The Reserve Bank is expected to go for a 25 basis points (bps) repo rate cut in its policy review meet on August 2 as inflation is likely to have reached a new normal of 4 per cent, says an HSBC report.According to the global financial services major, inflation in India has fallen dramatically, and though the excessively low level it witnessed this fiscal is not sustainable, the rebound may not be too sharp either.A cut in key policy rates is likely as the country’s inflation differential with the world is normalising, inflation expectation is moderating and food prices are also receding, the report said.”All considered we continue to expect a 25 bps rate cut in the August 2 meeting. We expect the central bank to maintain its neutral stance, which we believe is consistent with moderate rate cuts,” HSBC said in a research note. The report noted that inflation may already be at a new normal of 4 per cent. “We’ve said this before, and we have found new evidence since India may have already become a 4 per cent inflation economy,” HSBC added.Beyond August, we see a risk of a further 25 bps rate cut later in the year if CPI inflation (without the direct impact of the seventh pay commission housing) continues to undershoot the 4 per cent target, even in the second half of FY18.”For now, however, we see it rising to the 4 per cent handle over the second half, but much will depend on reservoir levels and price of perishable food items from here on,” the report added. The retail inflation, which the RBI mainly factors in while deciding interest rate, has declined to a historical low of 1.54 per cent in June. The wholesale price inflation for the month to has dropped to eight month low.In the monetary policy review in June, the RBI left key rates unchanged with Governor Urjit Patel noting that the central bank wanted to be more sure inflation will stay subdued.Despite inflation moderating sharply in April, the Monetary Policy Committee (MPC) decided to leave policy rate unchanged as a “premature action at this stage risks disruptive policy reversals later and the loss of credibility”.
Britain’s economy grew by just 0.3% in the second quarter of 2017 after what government statisticians called a “notable slowdown” in the first half of the year. The expansion in the three months to June followed 0.2% growth in the first quarter and was in line with City expectations for the eagerly awaited first estimate of the economy’s recent performance. Official data for gross domestic product showed that of the three big sectors of the economy, only services were bigger at the end of June than in March, posting growth of 0.5% over the quarter. “The economy has experienced a notable slowdown in the first half of this year,” said Darren Morgan, the ONS’s head of national accounts. The British economy has been in the grip of a slowdown this year as inflation has climbed to a four-year high, pinching consumer spending and raising import prices. Responding to the figures, Philip Hammond, UK chancellor, said the government was “not complacent” about the economy as the country begins its EU exit talks. “We need to focus on restoring productivity growth to deliver higher wages and living standards for people across the country. That is why we are committed to investing in infrastructure, technology and skills to deliver the best possible base for strong future growth”, said Mr Hammond. Today’s second quarter GDP estimate was just below the Bank of England’s expectations of 0.4 per cent growth but was in line with an average forecast from private sector economists. The BoE will be revealing its latest outlook on the economy next week, in its first Inflation Report since three members of the rate-setting committee voted in favour of an interest rate hike in July. Darren Morgan, head of GDP at the ONS said the UK economy has “experienced a notable slowdown in the first half of this year”.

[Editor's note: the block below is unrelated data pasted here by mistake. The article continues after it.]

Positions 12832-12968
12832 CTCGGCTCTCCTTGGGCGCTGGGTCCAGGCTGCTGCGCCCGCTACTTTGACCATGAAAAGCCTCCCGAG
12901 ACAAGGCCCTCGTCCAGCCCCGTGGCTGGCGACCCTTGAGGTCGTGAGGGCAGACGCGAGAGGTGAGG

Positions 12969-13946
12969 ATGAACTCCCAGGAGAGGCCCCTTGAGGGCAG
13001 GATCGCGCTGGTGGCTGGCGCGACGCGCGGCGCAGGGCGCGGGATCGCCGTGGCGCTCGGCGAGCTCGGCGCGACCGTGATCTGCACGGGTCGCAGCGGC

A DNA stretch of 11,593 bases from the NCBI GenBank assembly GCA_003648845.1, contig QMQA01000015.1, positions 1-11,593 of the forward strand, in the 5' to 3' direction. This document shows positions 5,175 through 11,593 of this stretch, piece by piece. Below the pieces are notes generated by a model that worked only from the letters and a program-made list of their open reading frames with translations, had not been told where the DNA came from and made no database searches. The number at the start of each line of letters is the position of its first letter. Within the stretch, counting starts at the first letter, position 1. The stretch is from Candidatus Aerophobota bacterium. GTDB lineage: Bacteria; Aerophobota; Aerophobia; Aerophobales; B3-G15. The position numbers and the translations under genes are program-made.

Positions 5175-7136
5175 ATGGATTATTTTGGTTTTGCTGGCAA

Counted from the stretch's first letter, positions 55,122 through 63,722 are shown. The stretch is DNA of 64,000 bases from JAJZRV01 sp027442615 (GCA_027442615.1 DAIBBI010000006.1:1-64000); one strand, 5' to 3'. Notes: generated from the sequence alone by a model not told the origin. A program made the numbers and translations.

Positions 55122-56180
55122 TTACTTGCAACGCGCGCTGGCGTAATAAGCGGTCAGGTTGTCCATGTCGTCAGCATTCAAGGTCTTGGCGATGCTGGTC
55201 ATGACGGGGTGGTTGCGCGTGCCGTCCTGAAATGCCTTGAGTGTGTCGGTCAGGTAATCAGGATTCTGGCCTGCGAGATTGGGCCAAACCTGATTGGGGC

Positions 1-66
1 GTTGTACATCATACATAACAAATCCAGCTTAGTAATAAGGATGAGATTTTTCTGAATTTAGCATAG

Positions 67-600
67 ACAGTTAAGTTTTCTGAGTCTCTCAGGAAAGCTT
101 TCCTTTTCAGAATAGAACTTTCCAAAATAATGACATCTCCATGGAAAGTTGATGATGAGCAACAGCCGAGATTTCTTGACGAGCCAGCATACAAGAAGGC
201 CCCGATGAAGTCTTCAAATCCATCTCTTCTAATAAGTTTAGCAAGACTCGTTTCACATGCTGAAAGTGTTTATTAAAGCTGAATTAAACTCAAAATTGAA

The Federal Reserve moved into the ready position Wednesday for the next phase of its retreat from its post-crisis economic stimulus campaign. In a statement after a two-day meeting of its policy-making committee, the Fed said it would start reducing its bond holdings “relatively soon” so long as moderate economic growth continues. The Fed remains officially sanguine about lower than expected inflation. The stance is likely to reinforce market expectations that the Fed will take action to increase borrowing costs at its next meeting, in September. Rather than raising its benchmark rate, the Fed is expected to announce it will begin to reduce its bond holdings. The Fed accumulated more than $4 trillion in Treasury securities and mortgage-backed securities as part of its campaign to reduce borrowing costs for businesses and consumers. Under its exit plan, which it described in June, it would gradually reduce those holdings — initially at the slow pace of $10 billion a month. The Fed has held borrowing costs at low levels since the financial crisis to increase economic activity by encouraging borrowing and risk-taking. The agency is now trying to raise costs to reduce those incentives. By the end of the year, the Fed projects that interest rates could return to a level that would neither encourage nor discourage economic activity. So far, however, markets have largely shaken off the Fed’s retreat. Borrowing costs remain low and loan terms have shown little sign of tightening. Some measures show financial conditions have eased since the Fed began its retreat.